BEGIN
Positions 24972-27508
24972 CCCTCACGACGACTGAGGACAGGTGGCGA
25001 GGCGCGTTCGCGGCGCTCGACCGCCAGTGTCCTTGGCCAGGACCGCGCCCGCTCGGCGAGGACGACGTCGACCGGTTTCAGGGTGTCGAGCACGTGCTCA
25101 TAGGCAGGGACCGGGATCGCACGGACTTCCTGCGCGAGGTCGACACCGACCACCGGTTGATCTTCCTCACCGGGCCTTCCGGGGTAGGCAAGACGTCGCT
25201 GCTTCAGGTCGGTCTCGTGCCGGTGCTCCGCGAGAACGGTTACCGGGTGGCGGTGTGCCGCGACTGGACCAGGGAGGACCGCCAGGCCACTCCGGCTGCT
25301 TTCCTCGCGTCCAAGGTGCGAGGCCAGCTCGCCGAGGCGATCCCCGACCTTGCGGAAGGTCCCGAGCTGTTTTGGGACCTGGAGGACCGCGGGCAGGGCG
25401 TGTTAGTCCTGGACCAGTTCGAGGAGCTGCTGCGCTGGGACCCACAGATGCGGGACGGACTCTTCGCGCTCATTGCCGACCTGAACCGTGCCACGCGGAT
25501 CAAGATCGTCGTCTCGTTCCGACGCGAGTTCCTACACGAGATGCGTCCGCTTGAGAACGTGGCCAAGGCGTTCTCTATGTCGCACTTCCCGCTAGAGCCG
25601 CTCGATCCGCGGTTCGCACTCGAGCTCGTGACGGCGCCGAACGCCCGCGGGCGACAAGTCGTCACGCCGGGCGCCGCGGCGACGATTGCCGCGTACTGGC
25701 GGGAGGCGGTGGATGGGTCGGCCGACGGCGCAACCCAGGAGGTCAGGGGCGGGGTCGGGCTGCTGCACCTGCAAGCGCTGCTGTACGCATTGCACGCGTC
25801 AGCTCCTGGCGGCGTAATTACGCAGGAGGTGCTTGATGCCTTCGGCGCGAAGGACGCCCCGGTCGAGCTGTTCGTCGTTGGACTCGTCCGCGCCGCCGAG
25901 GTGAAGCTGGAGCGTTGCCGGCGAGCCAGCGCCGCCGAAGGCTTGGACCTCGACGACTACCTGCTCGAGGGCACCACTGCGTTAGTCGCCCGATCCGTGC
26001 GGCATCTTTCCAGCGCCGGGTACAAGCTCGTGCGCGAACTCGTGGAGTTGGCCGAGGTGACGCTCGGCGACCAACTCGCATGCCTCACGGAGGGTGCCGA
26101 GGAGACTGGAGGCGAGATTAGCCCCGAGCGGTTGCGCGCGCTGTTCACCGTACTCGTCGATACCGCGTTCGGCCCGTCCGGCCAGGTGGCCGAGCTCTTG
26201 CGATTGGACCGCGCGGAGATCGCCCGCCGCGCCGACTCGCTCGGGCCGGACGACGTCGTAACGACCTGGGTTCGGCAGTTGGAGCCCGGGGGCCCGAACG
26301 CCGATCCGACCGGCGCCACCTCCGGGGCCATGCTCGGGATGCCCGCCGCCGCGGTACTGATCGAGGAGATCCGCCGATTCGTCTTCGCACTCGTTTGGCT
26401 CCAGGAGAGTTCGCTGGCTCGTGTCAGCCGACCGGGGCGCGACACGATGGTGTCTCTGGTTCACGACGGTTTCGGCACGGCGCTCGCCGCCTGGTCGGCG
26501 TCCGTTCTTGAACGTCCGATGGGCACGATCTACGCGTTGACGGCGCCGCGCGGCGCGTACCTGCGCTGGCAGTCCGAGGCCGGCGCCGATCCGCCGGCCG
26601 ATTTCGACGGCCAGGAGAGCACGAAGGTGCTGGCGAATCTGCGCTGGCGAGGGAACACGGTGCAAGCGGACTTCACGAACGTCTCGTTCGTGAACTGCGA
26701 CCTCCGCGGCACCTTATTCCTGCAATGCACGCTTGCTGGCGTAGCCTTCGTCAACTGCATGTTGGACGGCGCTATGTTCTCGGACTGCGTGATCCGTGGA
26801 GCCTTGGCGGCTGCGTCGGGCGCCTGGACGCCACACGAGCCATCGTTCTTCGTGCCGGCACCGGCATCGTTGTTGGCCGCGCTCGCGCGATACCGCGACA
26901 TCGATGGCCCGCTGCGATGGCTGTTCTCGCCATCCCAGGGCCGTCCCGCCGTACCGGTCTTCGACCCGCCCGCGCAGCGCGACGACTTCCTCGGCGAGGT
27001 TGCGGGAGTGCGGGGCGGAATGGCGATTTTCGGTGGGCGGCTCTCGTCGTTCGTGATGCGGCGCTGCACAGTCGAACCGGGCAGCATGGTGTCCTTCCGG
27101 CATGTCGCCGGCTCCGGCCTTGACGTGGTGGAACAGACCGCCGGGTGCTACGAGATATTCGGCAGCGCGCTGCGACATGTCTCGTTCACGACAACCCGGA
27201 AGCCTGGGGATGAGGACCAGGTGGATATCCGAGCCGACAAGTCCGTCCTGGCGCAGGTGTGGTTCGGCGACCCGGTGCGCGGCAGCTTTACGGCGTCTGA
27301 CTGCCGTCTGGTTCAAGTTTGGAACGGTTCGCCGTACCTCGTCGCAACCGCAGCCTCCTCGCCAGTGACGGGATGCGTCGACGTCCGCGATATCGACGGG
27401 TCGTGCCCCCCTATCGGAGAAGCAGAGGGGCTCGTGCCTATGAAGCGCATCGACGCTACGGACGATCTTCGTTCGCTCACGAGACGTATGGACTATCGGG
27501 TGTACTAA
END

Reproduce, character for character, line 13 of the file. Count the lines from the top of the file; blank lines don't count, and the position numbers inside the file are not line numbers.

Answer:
26001 GGCATCTTTCCAGCGCCGGGTACAAGCTCGTGCGCGAACTCGTGGAGTTGGCCGAGGTGACGCTCGGCGACCAACTCGCATGCCTCACGGAGGGTGCCGA